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Secondary Organic Aerosol Formation from Volatile Chemical Products: Understanding Aerosol Yields and Dynamics


Charan, Sophia Mohini (2021) Secondary Organic Aerosol Formation from Volatile Chemical Products: Understanding Aerosol Yields and Dynamics. Dissertation (Ph.D.), California Institute of Technology. doi:10.7907/yvj9-fv16.


Particulate matter impacts public health and climate. A major component of small particulate matter, called secondary organic aerosol (SOA), is formed from the condensation of the oxidation products of organic compounds emitted into the atmosphere in the gas phase. Recent analysis suggests that volatile chemical products are responsible for a large fraction of the particulate matter formed from petroleum sources: perhaps more than motor vehicles. This is especially the case in urban areas, which have significant air pollution burdens.

Understanding exactly which precursors are responsible for this large SOA formation and under which conditions is difficult: for each compound, different chemical pathways dominate and even similar molecules can form vastly varied amounts of aerosol. Even if one could study every compound, extrapolating data to the atmosphere is non-trivial. SOA formation is principally understood through laboratory chamber studies, but these studies require a rigorous, quantitative grasp of chamber phenomena to meaningfully interpret the results.

In this dissertation, computational simulations of environmental chambers illuminate the physico-chemical processes that occur within a chamber and the manner in which these processes interact, in order to help extrapolate data to real-world conditions. In particular, the contribution of particle charge to the rate of particle-wall deposition within environmental chambers is investigated.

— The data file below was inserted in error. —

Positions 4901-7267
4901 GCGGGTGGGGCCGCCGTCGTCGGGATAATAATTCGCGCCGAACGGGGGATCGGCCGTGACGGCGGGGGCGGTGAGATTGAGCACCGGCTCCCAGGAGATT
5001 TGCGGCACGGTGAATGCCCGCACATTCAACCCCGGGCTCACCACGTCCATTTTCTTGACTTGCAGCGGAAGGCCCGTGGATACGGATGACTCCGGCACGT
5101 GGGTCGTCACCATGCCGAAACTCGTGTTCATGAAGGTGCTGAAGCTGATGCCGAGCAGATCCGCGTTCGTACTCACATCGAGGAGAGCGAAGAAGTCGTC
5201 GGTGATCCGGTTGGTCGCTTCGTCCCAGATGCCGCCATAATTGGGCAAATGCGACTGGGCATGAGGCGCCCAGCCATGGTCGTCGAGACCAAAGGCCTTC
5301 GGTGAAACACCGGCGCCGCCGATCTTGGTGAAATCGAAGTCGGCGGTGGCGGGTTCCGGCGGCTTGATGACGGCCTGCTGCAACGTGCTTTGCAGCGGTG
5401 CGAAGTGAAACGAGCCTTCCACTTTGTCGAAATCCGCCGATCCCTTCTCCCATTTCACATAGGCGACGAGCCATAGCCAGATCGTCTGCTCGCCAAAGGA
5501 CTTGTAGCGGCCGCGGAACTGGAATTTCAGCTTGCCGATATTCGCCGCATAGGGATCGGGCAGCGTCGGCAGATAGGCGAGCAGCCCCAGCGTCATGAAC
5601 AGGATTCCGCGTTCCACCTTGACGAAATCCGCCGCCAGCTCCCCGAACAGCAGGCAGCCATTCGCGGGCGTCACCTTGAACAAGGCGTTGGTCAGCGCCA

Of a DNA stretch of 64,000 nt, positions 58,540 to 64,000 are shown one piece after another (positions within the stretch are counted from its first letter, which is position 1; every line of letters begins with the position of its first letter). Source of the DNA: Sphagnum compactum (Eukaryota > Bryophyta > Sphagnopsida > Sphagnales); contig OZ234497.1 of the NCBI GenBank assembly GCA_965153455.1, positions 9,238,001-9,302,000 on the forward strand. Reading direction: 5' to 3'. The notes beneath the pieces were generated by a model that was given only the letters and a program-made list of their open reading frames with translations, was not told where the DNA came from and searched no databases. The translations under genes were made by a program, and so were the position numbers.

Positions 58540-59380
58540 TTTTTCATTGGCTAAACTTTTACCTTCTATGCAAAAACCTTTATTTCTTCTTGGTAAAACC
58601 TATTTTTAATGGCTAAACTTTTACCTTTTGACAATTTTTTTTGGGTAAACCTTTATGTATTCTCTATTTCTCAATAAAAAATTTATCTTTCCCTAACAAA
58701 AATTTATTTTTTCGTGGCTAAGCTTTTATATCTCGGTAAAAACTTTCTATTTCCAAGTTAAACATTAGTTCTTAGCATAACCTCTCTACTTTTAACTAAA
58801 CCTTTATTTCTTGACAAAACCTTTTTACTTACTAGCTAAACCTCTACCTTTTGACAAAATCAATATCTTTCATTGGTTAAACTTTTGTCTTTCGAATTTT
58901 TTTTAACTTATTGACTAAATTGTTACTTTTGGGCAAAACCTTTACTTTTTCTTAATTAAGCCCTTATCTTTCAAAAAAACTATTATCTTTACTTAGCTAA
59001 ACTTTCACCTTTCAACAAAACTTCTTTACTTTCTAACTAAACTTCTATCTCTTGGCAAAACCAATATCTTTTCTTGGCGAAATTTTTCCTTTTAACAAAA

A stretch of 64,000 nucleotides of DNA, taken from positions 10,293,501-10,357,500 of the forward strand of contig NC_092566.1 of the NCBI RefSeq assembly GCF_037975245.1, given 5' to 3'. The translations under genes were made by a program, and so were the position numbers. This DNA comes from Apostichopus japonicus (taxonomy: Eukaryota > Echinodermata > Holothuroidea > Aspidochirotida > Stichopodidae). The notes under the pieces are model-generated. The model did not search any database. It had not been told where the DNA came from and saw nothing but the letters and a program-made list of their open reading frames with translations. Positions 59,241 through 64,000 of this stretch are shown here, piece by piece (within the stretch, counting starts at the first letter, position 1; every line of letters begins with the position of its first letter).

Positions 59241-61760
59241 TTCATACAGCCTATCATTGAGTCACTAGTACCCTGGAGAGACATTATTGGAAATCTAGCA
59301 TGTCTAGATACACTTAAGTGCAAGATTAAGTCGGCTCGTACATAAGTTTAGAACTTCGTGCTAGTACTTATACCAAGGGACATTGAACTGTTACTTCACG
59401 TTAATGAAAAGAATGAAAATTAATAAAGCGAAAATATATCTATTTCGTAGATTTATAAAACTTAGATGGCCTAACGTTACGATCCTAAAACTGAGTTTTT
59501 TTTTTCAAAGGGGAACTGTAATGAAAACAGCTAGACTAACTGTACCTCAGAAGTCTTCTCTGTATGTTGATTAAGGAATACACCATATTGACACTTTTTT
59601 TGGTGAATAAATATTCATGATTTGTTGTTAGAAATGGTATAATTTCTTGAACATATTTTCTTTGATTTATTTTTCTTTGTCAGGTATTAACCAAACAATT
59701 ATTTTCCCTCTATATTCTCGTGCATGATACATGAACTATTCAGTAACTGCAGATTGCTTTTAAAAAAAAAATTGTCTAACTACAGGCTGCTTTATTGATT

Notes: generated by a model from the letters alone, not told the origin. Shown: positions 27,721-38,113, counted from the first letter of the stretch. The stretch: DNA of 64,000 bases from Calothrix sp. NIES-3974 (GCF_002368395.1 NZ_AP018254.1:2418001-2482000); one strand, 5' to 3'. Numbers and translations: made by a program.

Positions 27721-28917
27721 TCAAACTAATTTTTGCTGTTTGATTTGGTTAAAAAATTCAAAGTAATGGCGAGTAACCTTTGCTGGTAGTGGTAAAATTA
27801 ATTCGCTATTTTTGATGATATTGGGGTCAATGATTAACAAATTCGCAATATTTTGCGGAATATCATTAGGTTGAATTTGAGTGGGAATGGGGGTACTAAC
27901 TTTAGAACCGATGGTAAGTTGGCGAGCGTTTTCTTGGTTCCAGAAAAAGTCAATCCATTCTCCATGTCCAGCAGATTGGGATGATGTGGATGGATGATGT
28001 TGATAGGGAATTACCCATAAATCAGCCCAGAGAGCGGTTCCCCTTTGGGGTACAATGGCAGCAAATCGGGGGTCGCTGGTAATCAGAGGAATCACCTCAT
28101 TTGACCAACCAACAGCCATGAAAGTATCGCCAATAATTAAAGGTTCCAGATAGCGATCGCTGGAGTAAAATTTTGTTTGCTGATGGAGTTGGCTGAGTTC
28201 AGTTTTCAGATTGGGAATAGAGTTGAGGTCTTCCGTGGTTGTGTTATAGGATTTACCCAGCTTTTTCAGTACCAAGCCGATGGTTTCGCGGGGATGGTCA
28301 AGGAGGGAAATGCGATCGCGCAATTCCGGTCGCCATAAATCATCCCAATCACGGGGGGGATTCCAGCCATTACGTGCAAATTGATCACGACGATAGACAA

With this understanding, the amount of aerosol formed per precursor emitted, called the secondary organic aerosol yield, is investigated for benzyl alcohol and decamethylcylopentasiloxane (D5). At atmospherically relevant concentrations, benzyl alcohol and D5 have disparate SOA mass yields: as much as 100% for benzyl alcohol and ~1% for D5. Both of these findings differ from what was previously modeled and measured, indicating the importance of performing experiments on the compounds of interest and evaluating the oxidation products under atmospherically relevant conditions.

Item Type:Thesis (Dissertation (Ph.D.))
Subject Keywords:Air quality; aerosol; particulate matter; secondary organic aerosol formation; benzyl alcohol; siloxanes; environmental chambers; volatile chemical products; aerosol yields
Degree Grantor:California Institute of Technology
Division:Chemistry and Chemical Engineering
Major Option:Chemical Engineering
Minor Option:Environmental Science and Engineering
Thesis Availability:Public (worldwide access)
Research Advisor(s):
  • Seinfeld, John H.
Thesis Committee:
  • Flagan, Richard C. (chair)
  • Seinfeld, John H.
  • Wennberg, Paul O.
  • Brady, John F.
Defense Date:21 May 2021
Funding AgencyGrant Number
NSF Graduate Research Fellowship1745301
California Air Resources Board18RD009
Record Number:CaltechTHESIS:05312021-044610797
Persistent URL:
Related URLs:
URLURL TypeDescription adapted for Chapter 2 adapted for Chapter 3 adapted for Chapter 4 adapted for Chapter 5 A B C D
Charan, Sophia Mohini0000-0002-2023-6403
Default Usage Policy:No commercial reproduction, distribution, display or performance rights in this work are provided.
ID Code:14207
Deposited By: Sophia Charan
Deposited On:02 Jun 2021 23:28
Last Modified:03 Oct 2022 21:57

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